Last month I ended the summer with a bang by spending the weekend at the beach.  People love to bring their dogs to the beach of course…everything’s more fun with a dog!   When I was there last month I saw a sweet  young couple with a brand-spankin’ new Golden Retriever puppy.  This puppy couldn’t have been more than 9 weeks old.  He still had that perfectly round puppy belly that I love so much.  I could tell how much this couple just adored their new little pup, and yet, what they were doing to him was difficult to watch.  They were repeatedly taking him out into the water (which was cold, and not-so-calm) and just putting him in the water.  He had no choice but to swim for his little life back into shore.  When he got there, they’d pick him right back up, walk him out and toss him in again.  With each swim, I could see the fear and anxiety increasing in his little face.  He was just screaming for someone to help him.  It made me realize that this couple was just doing what they’d been told:


It’s one of the most important things we can ever do for our puppies, and yet, I fear that even though we’ve successfully gotten the message out there, we’ve failed to get the WHOLE message out there.  Socialization doesn’t just mean “plop your dog down in the middle of every single scary situation that you can imagine so that he’ll get used to it”.  Around 8 weeks of age until 11 or 12 weeks (some trainers will say up to 20 weeks) puppies are experiencing what is sometimes called a CRITICAL FEAR PERIOD, and also a FEAR IMPRINTING PERIOD.  The timing of this stage is debated by trainers, but it is at least universally agreed that puppies during this stage are especially sensitive to their environment and are likely to show increased fear responses.  During this time, the littlest thing can scare your pup; a flapping garbage bag, breaking glass, fireworks (as I’m sure many of you know).  The experiences your pup has at this time in his life can literally affect him for the rest of his days.  They often do.  In fact, when the puppy was being thrown into the water I said to my sister, “that’s the fastest way to make sure your dog hates water for his entire life”.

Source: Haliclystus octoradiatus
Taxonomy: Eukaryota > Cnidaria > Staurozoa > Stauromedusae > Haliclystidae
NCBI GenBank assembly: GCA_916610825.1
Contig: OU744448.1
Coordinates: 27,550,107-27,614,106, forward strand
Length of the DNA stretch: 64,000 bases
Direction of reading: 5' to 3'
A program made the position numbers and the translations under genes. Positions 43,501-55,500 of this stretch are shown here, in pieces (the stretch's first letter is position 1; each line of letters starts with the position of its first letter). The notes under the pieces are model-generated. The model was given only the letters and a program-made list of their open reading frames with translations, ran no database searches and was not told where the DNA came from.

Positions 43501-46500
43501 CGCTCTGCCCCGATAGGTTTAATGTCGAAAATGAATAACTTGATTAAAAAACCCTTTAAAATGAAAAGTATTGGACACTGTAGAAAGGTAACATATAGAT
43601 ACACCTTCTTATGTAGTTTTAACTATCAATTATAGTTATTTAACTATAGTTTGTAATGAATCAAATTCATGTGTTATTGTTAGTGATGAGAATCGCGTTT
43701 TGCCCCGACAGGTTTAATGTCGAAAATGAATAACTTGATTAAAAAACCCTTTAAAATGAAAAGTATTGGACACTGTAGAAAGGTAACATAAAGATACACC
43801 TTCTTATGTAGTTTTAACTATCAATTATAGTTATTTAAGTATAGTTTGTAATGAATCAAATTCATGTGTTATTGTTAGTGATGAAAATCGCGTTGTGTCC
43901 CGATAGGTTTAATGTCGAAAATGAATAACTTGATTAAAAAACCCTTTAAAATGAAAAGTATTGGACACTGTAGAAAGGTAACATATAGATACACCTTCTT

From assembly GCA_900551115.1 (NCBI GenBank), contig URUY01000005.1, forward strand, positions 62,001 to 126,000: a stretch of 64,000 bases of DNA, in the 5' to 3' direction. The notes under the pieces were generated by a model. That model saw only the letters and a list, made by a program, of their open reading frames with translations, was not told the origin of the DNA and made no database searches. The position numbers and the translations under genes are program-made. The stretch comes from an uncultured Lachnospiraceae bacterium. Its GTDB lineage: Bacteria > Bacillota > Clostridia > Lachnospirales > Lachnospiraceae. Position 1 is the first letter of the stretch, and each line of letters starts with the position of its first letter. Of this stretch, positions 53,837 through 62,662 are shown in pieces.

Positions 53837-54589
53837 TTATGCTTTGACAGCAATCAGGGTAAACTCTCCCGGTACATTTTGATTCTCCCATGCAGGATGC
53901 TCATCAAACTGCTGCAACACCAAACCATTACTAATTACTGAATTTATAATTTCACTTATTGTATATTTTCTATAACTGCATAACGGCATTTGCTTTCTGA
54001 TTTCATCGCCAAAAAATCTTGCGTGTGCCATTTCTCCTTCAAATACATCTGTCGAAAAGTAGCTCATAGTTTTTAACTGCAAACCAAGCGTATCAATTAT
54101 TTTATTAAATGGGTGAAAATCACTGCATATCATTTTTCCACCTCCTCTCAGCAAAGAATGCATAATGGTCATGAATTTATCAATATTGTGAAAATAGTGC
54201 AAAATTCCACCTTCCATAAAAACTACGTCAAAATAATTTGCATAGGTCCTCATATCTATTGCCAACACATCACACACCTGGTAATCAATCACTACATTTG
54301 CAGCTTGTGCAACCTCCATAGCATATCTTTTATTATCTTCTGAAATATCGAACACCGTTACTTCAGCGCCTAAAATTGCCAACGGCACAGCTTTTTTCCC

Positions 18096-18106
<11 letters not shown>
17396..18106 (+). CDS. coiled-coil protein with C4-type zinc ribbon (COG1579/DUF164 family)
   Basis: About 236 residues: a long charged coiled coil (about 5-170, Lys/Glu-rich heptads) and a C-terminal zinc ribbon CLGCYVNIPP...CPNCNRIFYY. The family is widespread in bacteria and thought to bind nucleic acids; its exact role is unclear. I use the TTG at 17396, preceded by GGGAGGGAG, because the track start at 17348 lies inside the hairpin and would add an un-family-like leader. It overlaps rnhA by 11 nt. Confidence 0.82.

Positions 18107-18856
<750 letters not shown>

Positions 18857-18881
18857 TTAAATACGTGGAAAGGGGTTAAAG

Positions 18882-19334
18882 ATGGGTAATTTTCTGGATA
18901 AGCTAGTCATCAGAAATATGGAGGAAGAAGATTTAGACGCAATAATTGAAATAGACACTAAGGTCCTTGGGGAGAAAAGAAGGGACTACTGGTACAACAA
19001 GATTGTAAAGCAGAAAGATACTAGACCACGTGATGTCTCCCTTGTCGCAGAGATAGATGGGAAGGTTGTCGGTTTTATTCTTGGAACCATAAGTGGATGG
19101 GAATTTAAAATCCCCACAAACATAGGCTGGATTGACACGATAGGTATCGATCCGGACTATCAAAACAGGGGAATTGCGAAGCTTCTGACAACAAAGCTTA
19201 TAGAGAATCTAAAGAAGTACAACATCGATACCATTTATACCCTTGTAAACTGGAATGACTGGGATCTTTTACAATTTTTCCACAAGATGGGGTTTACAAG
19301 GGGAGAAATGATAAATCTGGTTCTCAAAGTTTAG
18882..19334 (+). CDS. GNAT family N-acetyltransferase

So now’s the part where I tell you how to avoid making the same mistake.   The best advice I can give you is to take your pup to a puppy class! Surprised? I know it seems like a bit of a shameless plug, and it sort of is, but I promise I’m mostly thinking about the dogs;) The beauty of a puppy class is that your instructor is in control of the levels of stress that your puppy is under.  We can coach you about how to know if your dog is stressed and what to do if he is.  We can slowly expose your pup to all of those scary things in life but at a level that your pup can handle…and guess what? We pair those things with treats! That’s the most effective way to ensure that your pup thinks scary things are actually pretty awesome.  If I gave you a $20.00 bill every time you  saw lightning, you might just start to hope for lightning.

The MOST important part of proper socialization is to go at your pup’s pace.  If your puppy doesn’t want to do something, please PLEASE don’t force him.  I promise you that if you give him enough space he’ll approach scary people and things on his own time.  When he finally does, you can shower him with praise and hotdogs.  Not all dogs want to greet every person and jump in every mud pit they see.  If he’s shy, let him be shy…it’s not the same as being fearful.  Be respectful of your puppy’s personality and accept him for just who he is, even if he doesn’t feel like going for a swim:)